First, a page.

The Comparison of the Clinical Efficacy Between I-gel and LMA-Supreme, the Two Most Recently Developed Supraglottic Airway Devices, in Elderly Patients
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|ClinicalTrials.gov Identifier: NCT02026791|
Recruitment Status : Completed
First Posted : January 3, 2014
Last Update Posted : November 3, 2016
Since the laryngeal mask airway (LMA) was designed and introduced into a clinical setting, a supraglottic airway device is widely used because it has advantages such as manipulation of the device when inserting it is easier than that of an endotracheal tube and it causes less postoperative sore throats. Insertion of an LMA can be performed relatively easily and safety at an appropriate depth of anesthesia when compared with the insertion of an endotracheal tube because an LMA is inserted without using a laryngoscope and without causing stimulus to the vocal cords and the trachea. Hence, an LMA may be useful in cases of coronary artery disease and a carotid endarectomy where stabilization of the cardiopulmonary function is important. In addition, an LMA is hemodynamically stable not only in the induction of anesthesia but also in the arousal of anesthesia and thus less dangerous to a cardiovascular disease patient. LMA may be useful also to patients having chronic obstructive lung disease because the patients have an excessively sensitive airway and ventilation is difficult to perform in them. Therefore, in elderly patients having a prevalence for cardiovascular disease or chronic obstructive lung disease, use of an LMA, which stimulates the airway less, may provide hemodynamical stability and reduce relevant complications or side effects. LMA Supreme which is newly designed in such ways has been proven to be superior to the conventional LMA Classic in terms of easy insertion and oropharyngeal sealing. A study which compared LMA Classic and LMA Supreme with adult subjects showed that LMA Supreme had a superior insertion success rate and better oropharyngeal leak pressure (OLP) than those of LMA Classic. Another newly developed supraglottic airway device is I-gel. In I-gel, which is a disposable, latex-free LMA, a soft, gel-type cuff made of a thermoplastic elastomer replaces the inflatable cuff of other LMAs. Thus, I-gel has an advantage that, once it is installed, it requires no additional clinical manipulation such as cuff inflation or cuff pressure monitoring. A comparison of I-gel with LMA Classic and other disposable supraglottic airway devices produced by various manufactures in adult subjects showed that the clinical properties were similar with respect to easy insertion, time required for installation, laryngopharynx leak pressure, and degree of glottis exposure observed with a fiberoptic bronchoscope. Thus, I-gel is expected to be a supraglottic airway device which may replace the conventional LMA Classic. The elderly are known to have an upper airway anatomically different from that of younger adults depending on age. A study conducted with CT showed that normal elderly people had a wider upper airway than that of younger males or middle-aged males and that elderly with accompanying sleep apnea had a wider upper airway than that of younger males in all regions including the nasopharynx, oropharynx, and hypopharynx. Therefore, because the upper airway of the elderly is wider and longer, a different supraglottic airway device guide may be necessary. Our previous studies showed that the single time success rate was significantly lower, the insertion was more difficult, and the insertion took a longer time when the LMA classic was used in elderly patients than in younger adult patients. However, there is no available guide for the use of a supraglottic airway device or for a supraglottic airway device more appropriate for elderly patients. Moreover, no study has been ever conducted with regard to such a guide.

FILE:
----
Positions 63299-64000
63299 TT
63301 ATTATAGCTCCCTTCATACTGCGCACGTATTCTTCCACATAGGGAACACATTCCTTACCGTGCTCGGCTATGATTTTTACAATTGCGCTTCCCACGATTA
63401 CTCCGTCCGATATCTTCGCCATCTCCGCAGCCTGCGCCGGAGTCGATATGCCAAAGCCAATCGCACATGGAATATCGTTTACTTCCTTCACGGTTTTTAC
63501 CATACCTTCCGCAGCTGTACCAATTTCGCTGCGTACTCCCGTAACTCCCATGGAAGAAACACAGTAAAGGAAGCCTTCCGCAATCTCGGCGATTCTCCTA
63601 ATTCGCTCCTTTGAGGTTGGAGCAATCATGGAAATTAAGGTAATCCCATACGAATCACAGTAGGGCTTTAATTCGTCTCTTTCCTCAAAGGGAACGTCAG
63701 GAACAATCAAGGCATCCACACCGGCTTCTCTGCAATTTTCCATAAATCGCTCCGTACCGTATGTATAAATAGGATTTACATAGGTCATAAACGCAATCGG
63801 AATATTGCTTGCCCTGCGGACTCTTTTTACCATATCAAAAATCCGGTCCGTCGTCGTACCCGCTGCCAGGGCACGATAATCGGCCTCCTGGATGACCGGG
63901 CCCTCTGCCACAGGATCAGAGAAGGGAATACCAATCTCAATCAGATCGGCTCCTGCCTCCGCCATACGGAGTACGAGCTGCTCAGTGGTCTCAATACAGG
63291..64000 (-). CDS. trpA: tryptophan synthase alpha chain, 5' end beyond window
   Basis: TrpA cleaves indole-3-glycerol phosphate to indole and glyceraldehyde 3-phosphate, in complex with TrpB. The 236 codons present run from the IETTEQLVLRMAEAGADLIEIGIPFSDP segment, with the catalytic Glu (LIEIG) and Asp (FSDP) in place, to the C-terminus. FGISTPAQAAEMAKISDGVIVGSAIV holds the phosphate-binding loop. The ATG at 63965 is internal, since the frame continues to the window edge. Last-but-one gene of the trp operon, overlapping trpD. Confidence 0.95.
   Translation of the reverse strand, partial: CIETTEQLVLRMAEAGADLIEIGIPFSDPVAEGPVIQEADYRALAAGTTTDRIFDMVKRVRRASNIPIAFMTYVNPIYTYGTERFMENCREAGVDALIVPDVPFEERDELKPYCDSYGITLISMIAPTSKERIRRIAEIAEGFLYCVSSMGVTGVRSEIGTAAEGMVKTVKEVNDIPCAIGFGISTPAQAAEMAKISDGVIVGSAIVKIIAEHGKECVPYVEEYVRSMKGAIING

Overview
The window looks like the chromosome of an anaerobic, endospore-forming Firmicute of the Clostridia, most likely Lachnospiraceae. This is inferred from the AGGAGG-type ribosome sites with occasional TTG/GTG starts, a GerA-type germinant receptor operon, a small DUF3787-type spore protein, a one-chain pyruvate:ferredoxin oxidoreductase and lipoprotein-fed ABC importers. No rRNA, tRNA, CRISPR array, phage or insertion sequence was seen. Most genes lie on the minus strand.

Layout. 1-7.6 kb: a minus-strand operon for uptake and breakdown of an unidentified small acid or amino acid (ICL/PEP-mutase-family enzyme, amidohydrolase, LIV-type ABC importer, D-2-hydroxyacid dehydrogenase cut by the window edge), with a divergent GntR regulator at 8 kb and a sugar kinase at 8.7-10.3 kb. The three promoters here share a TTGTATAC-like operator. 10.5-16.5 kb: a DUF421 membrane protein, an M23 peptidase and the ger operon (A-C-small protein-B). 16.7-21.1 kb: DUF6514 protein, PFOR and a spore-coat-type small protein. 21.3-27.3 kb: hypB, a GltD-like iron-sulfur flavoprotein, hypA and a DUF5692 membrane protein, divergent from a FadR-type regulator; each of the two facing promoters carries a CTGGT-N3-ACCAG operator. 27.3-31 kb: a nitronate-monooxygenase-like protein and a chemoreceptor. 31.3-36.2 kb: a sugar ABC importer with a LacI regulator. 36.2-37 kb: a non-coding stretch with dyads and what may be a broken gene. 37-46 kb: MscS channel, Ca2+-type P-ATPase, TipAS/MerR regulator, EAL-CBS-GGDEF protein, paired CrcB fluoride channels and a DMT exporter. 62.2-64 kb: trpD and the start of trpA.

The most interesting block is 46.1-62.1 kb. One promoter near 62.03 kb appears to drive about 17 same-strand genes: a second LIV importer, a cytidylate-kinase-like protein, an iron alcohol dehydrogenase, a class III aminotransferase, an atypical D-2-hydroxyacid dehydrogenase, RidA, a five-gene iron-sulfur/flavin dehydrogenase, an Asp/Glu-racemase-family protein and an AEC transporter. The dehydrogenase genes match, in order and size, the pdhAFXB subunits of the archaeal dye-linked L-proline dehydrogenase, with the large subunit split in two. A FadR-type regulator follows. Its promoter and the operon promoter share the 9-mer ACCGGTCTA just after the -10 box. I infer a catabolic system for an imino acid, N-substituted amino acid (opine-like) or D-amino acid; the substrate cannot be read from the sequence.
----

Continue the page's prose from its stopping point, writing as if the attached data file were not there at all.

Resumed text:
Therefore, in this study, the clinical usefulness of I-gel and LMA Supreme, which are the newest supraglottic airway devices, was verified in elderly patients. It was also verified which of the two devices is better to use as a supraglottic airway device.
|Condition or disease||Intervention/treatment||Phase|
|The Elderly Patients Aged Between 65 and 85||Device: I-gel Device: Supreme-LMA||Not Applicable|
|Study Type :||Interventional (Clinical Trial)|
|Actual Enrollment :||106 participants|
|Intervention Model:||Parallel Assignment|
|Masking:||None (Open Label)|
|Study Start Date :||December 2013|
|Actual Primary Completion Date :||October 2016|
|Actual Study Completion Date :||October 2016|
Experimental: The clinical efficacy of the I-gel
The clinical efficacy of the I-gel
Active Comparator: The clinical efficacy Supreme-LMA
The clinical efficacy Supreme-LMA
- The success insertion rate of supraglottic airway devices of the first trial was the primary end point. [ Time Frame: Average 10 seconds after induction and during average 10 mins ]
The success insertion rate of supraglottic airway devices of the first trial was the primary end point. In success insertion of supraglottic airway devices is confirmed by following cases of manual ventilation.
- Appropriateness of the chest wall movement
- A square wave in the capnograph
- The time taken until the successful installation of an LMA
To learn more about this study, you or your doctor may contact the study research staff using the contact information provided by the sponsor.
Please refer to this study by its ClinicalTrials.gov identifier (NCT number): NCT02026791
|Korea, Republic of|
|Department of Anesthesiology and Pain Medicine, Severance Hospital, Yonsei University Health System|
|Seoul, Korea, Republic of, 120-752|